Conference planning committee members also included the Confederated Tribes of Warm Springs, Oregon Health Authority and Lines for Life.
A change in the format this year was moving away from a traditional conference style and instead transitioning to all-day break-out groups. The goal was for participants to learn new skills or enhance current ones to bring back to their communities.
Tuesday’s breakout sessions included addiction pharmacology, active shooter, adult mental health first aid, administering naloxone and youth outpatient training.
Nationally certified addictions counselor Eric Martin led the addiction pharmacology session. He has 33 years of experience and is also an international presenter and recovery advocate, as well as being in recovery himself. He has been teaching addiction pharmacology for 25 years.
The training covered the basics of addiction, such as brain regions involved in the process, early onset use and specific information about various types of drugs.
“We know how drug and alcohol can affect adults, but we don’t know a lot about it affects kids,” Martin said. “There have been neuroimaging studies on the brain and those in treatment centers with alcohol use only had lower verbal learning scores. But a lot of these studies don’t look at drug combinations and most addicts don’t just use one drug.”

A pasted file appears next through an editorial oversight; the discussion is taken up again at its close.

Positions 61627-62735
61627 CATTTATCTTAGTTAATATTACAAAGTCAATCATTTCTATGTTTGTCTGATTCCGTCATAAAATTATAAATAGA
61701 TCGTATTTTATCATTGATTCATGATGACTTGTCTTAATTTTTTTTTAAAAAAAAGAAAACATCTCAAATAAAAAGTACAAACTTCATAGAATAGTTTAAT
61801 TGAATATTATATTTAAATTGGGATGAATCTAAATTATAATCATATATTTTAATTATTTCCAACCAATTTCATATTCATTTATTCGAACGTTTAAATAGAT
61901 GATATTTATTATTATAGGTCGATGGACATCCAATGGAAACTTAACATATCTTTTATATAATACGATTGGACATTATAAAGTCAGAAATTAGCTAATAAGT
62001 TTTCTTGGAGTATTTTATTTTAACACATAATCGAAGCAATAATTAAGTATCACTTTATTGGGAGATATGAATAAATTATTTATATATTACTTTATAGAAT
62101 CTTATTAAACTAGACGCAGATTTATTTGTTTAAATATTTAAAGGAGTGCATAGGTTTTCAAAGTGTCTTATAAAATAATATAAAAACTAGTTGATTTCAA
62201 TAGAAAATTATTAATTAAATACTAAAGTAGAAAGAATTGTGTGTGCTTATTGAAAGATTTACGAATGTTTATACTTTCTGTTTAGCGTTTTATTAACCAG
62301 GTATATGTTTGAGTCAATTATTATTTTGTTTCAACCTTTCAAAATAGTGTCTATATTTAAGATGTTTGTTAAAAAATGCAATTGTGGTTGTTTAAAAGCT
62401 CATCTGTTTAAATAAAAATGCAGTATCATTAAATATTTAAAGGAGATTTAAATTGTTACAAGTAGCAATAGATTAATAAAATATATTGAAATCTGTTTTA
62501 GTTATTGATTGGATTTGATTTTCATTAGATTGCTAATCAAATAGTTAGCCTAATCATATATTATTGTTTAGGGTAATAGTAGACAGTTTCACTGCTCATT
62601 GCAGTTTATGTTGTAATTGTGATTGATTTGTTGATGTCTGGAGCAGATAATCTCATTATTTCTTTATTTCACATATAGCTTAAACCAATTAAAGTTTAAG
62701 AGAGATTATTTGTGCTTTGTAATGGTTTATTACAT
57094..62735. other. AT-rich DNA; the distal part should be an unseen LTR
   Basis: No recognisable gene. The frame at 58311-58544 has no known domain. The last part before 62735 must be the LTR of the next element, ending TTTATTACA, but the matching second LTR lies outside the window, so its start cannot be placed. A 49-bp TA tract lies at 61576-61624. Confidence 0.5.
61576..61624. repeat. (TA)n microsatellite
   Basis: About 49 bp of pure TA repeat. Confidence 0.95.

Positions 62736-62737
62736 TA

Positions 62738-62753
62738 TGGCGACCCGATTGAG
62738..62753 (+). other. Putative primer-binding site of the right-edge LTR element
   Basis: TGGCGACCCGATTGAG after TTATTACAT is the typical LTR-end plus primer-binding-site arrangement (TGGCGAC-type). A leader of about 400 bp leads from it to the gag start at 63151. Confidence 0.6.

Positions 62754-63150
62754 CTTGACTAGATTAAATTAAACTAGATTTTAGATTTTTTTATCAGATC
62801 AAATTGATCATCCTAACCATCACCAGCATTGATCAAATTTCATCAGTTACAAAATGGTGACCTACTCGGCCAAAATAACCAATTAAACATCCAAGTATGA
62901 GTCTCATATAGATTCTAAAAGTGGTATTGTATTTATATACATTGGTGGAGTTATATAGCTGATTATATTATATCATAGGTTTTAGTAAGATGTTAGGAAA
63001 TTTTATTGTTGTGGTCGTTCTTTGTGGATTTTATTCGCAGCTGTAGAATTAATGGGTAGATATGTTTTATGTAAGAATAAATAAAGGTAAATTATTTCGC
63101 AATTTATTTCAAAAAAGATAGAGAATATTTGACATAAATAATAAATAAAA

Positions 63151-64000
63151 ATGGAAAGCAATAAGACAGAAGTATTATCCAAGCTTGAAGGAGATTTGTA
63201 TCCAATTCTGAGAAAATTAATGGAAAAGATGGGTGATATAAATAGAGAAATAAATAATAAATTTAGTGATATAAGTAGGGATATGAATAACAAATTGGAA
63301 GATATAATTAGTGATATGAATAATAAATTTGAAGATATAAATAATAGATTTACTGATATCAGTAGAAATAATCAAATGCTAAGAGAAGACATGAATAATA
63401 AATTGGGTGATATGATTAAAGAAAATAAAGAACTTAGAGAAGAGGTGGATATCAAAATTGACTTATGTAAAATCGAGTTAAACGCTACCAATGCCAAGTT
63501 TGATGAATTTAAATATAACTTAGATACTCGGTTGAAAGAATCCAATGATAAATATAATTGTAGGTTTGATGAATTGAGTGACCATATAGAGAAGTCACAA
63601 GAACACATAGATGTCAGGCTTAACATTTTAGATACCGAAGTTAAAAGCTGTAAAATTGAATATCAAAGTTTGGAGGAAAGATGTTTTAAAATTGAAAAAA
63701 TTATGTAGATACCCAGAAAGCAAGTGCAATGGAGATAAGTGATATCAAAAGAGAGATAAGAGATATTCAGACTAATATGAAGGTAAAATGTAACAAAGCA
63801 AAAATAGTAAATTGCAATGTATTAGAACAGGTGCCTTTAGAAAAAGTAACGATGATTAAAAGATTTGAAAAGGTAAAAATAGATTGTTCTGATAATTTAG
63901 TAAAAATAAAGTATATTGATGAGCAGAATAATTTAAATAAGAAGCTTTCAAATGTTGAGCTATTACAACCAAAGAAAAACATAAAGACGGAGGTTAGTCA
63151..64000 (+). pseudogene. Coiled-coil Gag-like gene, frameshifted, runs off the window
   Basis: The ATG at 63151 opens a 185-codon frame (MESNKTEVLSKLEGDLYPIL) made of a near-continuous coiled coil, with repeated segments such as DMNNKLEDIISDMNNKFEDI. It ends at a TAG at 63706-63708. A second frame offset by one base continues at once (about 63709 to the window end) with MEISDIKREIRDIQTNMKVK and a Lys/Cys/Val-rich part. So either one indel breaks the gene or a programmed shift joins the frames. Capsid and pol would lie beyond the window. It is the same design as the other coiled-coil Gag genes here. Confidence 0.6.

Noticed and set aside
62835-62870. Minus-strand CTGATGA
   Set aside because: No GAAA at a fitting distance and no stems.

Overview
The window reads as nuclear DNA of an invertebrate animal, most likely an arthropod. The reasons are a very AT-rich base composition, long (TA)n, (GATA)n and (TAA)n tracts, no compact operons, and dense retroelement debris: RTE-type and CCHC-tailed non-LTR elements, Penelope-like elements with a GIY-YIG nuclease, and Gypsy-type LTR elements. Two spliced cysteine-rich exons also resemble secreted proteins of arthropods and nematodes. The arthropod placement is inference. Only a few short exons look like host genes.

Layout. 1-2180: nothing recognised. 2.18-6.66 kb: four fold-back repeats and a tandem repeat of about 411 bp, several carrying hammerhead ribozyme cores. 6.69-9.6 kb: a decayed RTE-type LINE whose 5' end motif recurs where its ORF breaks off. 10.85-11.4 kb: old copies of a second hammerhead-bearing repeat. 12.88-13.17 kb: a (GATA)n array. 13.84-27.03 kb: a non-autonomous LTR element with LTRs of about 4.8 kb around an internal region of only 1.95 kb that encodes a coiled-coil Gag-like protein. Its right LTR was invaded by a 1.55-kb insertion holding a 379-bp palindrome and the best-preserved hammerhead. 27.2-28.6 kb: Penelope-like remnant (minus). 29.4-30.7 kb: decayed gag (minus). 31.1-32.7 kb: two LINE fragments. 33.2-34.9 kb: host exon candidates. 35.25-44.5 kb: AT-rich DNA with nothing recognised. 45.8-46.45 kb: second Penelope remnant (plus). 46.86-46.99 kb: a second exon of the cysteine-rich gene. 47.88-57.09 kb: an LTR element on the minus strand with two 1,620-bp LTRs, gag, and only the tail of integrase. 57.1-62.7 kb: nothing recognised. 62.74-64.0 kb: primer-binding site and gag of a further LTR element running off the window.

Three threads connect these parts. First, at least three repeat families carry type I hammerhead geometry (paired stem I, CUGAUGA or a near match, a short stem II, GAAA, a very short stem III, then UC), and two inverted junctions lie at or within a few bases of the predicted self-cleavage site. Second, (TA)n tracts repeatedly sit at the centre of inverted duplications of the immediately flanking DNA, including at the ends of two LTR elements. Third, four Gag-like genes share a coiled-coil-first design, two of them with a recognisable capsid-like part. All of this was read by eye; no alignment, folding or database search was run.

Martin added that scientists have known since the 1800s that alcohol causes brain damage, but until recently children have not been studied extensively.
“Right now there is a huge study where they’re taking images of kids’ brains every few years and tracking them over a long period of time,” he said. “It could help reveal the roots of mental health and drug abuse. They’re also looking at screen time and how that affects the brain.”